The huge spire of St. Mary’s church is visible for many many miles around, and in fact on several occasions when we were scouring the Herefordshire lanes looking for elusive churches, I would spot this spire in the distance and say “there’s one!” My husband was very patient!!
In October 1852, the vane on top of the steeple was successfully replaced after restoration.
In 1637 some 300 people died from the Black Death, and they were buried in the churchyard under cover of darkness so as not to cause undue alarm to the population of Ross. Just one cross marks the event.
The Old font
which is still used in preference to the modern replacement
A Rudhall family tomb
One of the monuments relating to the Rudhall family, who were Lords of the Manor of Rudhall near Ross for many generations
This tomb depicts John who died in 1636 and Mary, (nee Pitt) his wife. The tomb is of fine quality alabaster, and around the side are two kneeling figures , and another kneeling figure holding a baby and skull. On another side is a further figure with a skull. These figures represent Elizabeth, Mary and Margaret, daughters of John and Mary, who died in infancy.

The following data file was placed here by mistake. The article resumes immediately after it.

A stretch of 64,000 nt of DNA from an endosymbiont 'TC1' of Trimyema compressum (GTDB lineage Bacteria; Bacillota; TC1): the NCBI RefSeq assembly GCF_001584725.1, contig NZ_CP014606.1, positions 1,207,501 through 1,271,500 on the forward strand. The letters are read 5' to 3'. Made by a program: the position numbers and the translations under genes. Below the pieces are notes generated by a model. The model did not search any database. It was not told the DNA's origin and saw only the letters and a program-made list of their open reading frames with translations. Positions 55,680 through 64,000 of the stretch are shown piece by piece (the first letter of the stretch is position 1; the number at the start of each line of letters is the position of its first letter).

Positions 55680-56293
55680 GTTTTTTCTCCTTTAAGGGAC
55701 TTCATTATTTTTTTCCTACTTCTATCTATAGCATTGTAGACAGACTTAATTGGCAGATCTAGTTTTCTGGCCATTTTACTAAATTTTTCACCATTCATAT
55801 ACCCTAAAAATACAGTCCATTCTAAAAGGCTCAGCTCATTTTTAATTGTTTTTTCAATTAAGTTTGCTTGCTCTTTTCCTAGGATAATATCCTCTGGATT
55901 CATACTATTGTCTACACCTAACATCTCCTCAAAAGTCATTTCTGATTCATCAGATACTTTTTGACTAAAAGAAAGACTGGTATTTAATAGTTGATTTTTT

John and his wife Mary, née Pitt, are depicted in a second altar tomb. John Rudhale was an MP, and died in 1636. He and his wife Mary are depicted on an altar tomb of alabaster. The Coat of Arms is seen with kneeling figures of two daughters on the south side, the kneeling figure of a daughter and a swaddled infant and skull. There is a further recumbent figure of a daughter with a skull. All these children, Elizabeth, Margaret and Mary, died in infancy.
The translation of the inscription on the tomb:
“Ah, passerby, please pause here a while! The ashes and the departed soul nearby ask this of you. For the man you see buried beneath this earth is John Rudhale, now in heaven. If you will but note that erstwhile he was a man distinguished by his ancient ancestry and by the quality of his own life and family renown; if you but note that he was lovable and loving to all good people, and likewise missed by good people, especially those close to him; if you note all this, then you may go about your business.”
The bust of Thomas Westfaling who died in 1814. He married into the Rudhall family.
Colonel William Rudhale
Behind the bust can be seen Colonel William Rudhale, brother of John Rudhale and the last in the line. He died unmarried in 1651
Beneath the floor of the church is buried John Kyrle – “Man of Ross” 1637 – 1724